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Western snowy plover (Pacific DPS)

The Pacific Coast western snowy plover (Charadrius alexandrinus nivosus) inhabits beaches, lagoons, and salt-evaporation ponds along the coasts of California, Oregon, and Washington, in the United States, and in Mexico [1] with the largest number of breeding birds occurring south of San Francisco Bay to southern Baja [2]. Because of a decline in active nesting colonies and breeding and wintering populations the pacific coast population of snowy plovers was listed as threatened in 1993 [3]. It is estimated that at the time the plover was listed, approximately 1,500 western snowy plovers nested in the United States [4]. The decline of pacific coast snowy plovers has been attributed to loss of nesting habitat and habitat degradation caused by expanding beach-front development and recreation, human disturbance, encroachment of European beach grass on nesting grounds, and predation [1, 2].

Although the snowy plover still faces the same threats that it did prior to listing, protections have reduced the magnitude of these threats [5]. Since listing, the number of snowy plovers and nesting sites appears to have increased and progress has been made toward bringing the species back to health [5]. Measures taken to benefit plovers since listing include building exclosures to help reduce nest predation, restoring habitat by removing European beachgrass, posting signs and symbolic fencing around breeding sites, distributing information to the public, and increased law enforcement [4]. In addition, 12,145 acres have been designated as critical habitat for snowy plovers (although this is about 40% less acreage than originally proposed) [6]. Currently, the U.S. portion of the Pacific Coast population is estimated to have increased to approximately 2,300 [4].

California: Statewide surveys conducted in the late 1970s estimated the snowy plover population at 1,566 adults and found that only 20 of 53 historic breeding sites were occupied [4]. Later, an additional 11 locations were identified as sites that had once supported, but subsequently lost, nesting plovers [4]. Plover numbers continued to decline and in 2000 only 976 breeding plovers were observed [4]. Since then, numbers have increased with 1,680 adult plovers observed during 2005 surveys [4]. Ten new low density breeding sites have been identified, although at least 44 of the historic sites (many of which were high density sites) have still not had any recent nesting activity [4].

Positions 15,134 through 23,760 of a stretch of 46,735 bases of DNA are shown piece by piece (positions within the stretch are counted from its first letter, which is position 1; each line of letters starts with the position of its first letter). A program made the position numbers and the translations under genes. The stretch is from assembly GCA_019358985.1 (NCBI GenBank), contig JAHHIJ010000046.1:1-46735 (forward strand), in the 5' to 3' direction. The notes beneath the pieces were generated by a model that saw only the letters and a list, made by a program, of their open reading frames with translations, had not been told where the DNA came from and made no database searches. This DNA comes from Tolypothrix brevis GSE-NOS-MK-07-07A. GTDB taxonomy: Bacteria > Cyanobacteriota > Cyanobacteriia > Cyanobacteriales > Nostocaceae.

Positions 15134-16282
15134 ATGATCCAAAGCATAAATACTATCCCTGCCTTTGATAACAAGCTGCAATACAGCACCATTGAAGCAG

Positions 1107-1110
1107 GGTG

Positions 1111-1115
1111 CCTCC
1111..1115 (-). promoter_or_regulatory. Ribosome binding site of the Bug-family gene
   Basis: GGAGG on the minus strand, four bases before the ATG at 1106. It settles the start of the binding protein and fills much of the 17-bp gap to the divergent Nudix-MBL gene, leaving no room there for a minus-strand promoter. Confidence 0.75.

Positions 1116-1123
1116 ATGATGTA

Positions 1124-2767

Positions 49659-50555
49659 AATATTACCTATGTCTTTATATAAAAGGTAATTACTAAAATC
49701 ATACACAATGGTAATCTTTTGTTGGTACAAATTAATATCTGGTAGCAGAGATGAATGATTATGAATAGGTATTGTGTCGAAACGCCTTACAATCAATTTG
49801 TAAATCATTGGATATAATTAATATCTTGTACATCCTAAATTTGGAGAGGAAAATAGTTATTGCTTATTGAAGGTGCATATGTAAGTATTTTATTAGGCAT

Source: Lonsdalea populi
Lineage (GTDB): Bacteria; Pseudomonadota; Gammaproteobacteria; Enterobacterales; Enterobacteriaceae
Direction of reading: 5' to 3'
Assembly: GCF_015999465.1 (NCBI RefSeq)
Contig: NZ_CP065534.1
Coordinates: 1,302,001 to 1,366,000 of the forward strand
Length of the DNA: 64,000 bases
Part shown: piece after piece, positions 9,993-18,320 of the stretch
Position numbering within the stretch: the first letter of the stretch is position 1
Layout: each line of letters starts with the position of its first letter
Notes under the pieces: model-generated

Oregon: Historically, snowy plovers nested at 29 coastal locations in Oregon [4]. By the time the species was listed in 1993, 23 of these sites had been lost [4]. Since listing, snowy plovers have reoccupied four of these sites bringing the number of breeding sites in the state up to ten [4]. Since 1994, the number of adult breeding snowy plovers has been slowly increasing [4].

Washington: Plovers once nested at five coastal sites, but only three of these sites are currently active [4]. Since listing, habitat conditions have improved at some sites and some additional habitat has been created [4]. The number of breeding snowy plovers in the state has at least remained stable and may have increased since listing [4].

[1] U.S. Fish and Wildlife Service. Species Account: Western Snowy Plover. Website <http://ecos.fws.gov/docs/life_histories/B07C.html> accessed May, 2006.
[2] U.S. Fish and Wildlife Service. 2006. Background and Q&A’s about the West Coast Population of Snowy Plovers Website <http://www.fws.gov/sacramento/ea/news_releases/2006%20News%20Releases/Plover_petition-4d_2006_QA.html> accessed May, 2006.
[3] U.S. Fish and Wildlife Service. 1993. Determination of Threatened Status for the Pacific Coast Population of the Western Snowy Plover. Federal Register 58 FR 12864-12874.
[4] U.S. Fish and Wildlife Service. 2006. 12-Month Finding on a Petition to Delist the Pacific Coast Population of the Western Snowy Plover. Federal Register 71 FR 20607-20624.
[5] U.S. Fish and Wildlife Service. 2006. Western Snowy Plover Nesting Success Improves Again in 2005. New Release, November 4th, 2005. Available at <http://news.fws.gov/NewsReleases/showNews.cfm?newsId=5D35B69D-65BF-03E7-207B4B69FD517A95>.
[6] U.S. Fish and Wildlife Service. 2005. Critical Habitat Designated for Pacific Coast Population of the Western Snowy Plover. News Release, September 26, 2005. Available at <http://news.fws.gov/NewsReleases/showNews.cfm?newsId=93B3C371-65BF-03E7-2BFCCD9F7349AD9D>.


Banner photo © Phillip Colla